Kurukshetra - Back

Water Security and Sustained Drinking Water Supply

Why is it challenging to make India a water secured nation?

1. Demand pressures from various sectors

2. Changing cropping pattern

3. High rate of urbanization and industrialization

4. Climate change

5. Water pollution

6. India receives an average annual rainfall of around 1100 mm but there is a huge regional and temporal variation in the distribution of rainfall.

7. Over reliance on centralized systems and insufficient attention towards traditional water harvesting systems.

8. Disconnect of the community from water management.

How is the situation in rural India?

1. National Rural Drinking Water Programme (NRDWP) is a Centrally Sponsored Scheme launched in April, 2009 aimed at providing every person in rural India with adequate safe water.

2. As per the Integrated Management Information System (Ministry of Drinking Water and Sanitation), more than 80% of the rural habitations have reached Fully Covered status, which means they are receiving 40 litres per capita per day.

3. Around 15% of the habitations are Partially Covered and 3.5% habitations have some water quality related issues.

4. This data is dynamic and it has been found in the past that many of the fully covered habitations have returned to partially covered status.

5. As per the report of performance audit of the NRDWP by CAG in 2018, there is insufficient community involvement, lack of long-term sustainability plan, over reliance on depleting resources and lack of focus on operation and maintenance of created infrastructure.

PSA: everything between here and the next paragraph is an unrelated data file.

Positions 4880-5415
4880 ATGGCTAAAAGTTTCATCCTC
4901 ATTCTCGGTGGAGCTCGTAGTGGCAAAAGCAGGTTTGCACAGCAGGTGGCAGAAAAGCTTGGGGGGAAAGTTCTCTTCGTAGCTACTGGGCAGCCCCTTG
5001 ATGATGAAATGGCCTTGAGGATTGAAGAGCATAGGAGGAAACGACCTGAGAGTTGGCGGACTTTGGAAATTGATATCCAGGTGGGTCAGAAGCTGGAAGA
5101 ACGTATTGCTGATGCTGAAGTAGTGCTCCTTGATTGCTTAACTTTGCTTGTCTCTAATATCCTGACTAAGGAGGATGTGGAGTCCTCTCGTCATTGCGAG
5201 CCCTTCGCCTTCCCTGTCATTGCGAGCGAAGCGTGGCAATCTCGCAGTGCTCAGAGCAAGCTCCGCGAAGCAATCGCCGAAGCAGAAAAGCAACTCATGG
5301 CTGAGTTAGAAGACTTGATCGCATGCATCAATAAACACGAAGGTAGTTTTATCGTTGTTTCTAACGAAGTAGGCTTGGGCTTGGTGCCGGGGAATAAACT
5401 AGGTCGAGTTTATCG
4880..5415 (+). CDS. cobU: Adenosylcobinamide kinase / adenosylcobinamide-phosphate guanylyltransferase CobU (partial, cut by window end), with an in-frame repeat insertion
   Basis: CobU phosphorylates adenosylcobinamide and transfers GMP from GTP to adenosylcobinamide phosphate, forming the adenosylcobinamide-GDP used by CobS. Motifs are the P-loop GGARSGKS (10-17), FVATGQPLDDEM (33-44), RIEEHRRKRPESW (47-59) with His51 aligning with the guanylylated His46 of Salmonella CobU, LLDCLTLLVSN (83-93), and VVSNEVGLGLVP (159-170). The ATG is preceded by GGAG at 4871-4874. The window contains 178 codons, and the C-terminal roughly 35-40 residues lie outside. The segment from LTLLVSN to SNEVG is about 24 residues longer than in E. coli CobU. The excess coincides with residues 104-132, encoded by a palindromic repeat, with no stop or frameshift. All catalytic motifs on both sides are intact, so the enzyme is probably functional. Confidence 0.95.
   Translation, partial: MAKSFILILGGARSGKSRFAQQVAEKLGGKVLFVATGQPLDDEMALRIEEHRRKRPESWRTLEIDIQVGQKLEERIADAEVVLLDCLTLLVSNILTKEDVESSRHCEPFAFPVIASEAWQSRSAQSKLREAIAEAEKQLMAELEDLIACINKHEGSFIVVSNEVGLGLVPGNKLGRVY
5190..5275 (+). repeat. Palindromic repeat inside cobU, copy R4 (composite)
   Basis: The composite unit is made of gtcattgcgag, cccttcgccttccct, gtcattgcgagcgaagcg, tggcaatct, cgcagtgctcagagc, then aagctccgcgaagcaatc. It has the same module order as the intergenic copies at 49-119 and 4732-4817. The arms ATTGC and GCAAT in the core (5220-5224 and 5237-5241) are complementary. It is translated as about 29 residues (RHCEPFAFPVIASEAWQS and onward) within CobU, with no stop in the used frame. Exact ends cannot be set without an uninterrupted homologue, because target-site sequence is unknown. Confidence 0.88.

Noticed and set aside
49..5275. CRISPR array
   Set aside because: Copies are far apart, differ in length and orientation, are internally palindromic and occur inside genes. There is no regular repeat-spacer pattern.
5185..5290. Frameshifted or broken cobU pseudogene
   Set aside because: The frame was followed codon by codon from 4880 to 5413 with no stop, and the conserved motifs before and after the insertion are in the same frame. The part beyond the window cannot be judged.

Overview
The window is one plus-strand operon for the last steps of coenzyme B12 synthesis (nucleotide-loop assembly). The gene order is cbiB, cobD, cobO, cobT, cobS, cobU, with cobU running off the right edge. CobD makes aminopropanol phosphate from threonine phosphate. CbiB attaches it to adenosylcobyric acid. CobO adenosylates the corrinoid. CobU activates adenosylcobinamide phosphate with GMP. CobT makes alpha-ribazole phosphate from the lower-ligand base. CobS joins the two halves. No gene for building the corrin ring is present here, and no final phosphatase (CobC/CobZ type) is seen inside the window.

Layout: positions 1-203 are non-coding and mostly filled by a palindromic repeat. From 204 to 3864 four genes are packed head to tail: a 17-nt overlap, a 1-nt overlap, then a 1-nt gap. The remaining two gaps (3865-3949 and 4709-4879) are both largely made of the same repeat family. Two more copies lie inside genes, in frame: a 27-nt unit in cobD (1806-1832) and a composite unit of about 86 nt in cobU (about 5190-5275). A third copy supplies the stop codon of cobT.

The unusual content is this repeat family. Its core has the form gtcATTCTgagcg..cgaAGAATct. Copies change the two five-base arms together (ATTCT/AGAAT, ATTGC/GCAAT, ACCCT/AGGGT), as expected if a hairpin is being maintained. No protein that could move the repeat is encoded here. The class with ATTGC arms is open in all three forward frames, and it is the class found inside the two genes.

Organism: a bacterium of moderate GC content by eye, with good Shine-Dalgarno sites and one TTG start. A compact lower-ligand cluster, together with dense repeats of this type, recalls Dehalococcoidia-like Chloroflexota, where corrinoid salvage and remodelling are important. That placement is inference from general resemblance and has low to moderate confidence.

Which are the practices followed to conserve water?

1. Obstructing/diverting the flow of stream or river and storing water using gully bunds/check dams etc. These structures are built mainly in hilly regions and also act as soil trap.

2. Storage in wells/step wells/below ground level storage structures are used to meet domestic water requirements and are found in western arid regions of India. Step wells trap rainwater and due to no direct exposure to sunlight and surface temperatures it reduces evaporation losses.

3. Collection and use of rainwater on surface: These structures are constructed in the flow of a seasonal stream or the excess runoff is diverted into this such as nadirs, kudos, tales, farm ponds etc.

What are the methods for treatment of drinking water?

1. Slow sand filters (SSF): It purifies the water efficiently by reducing turbidity and bacterial contamination.

2. Chlorination: This method removes taste and odor as well as biological contamination.

3. Solar Disinfection (SODIS): A clean and transparent PET plastic bottle (below two litres) is filled with water and kept in direct sunlight for 6 hours during noon on sunny days and two days if the sky is more than 50% clouded. It removes 99.9% of micro-organisms.

Where do policy recommendations need to focus?

1. Better data

2. Basin/sub-basin level water management

3. Water source improvement

4. Integrated water and waste management

5. Supply and access augmentation

6. Demand side management

7. Capacity building

8. Institutional and legislative reforms

9. Revival of traditional wisdom

10. Preparedness for disasters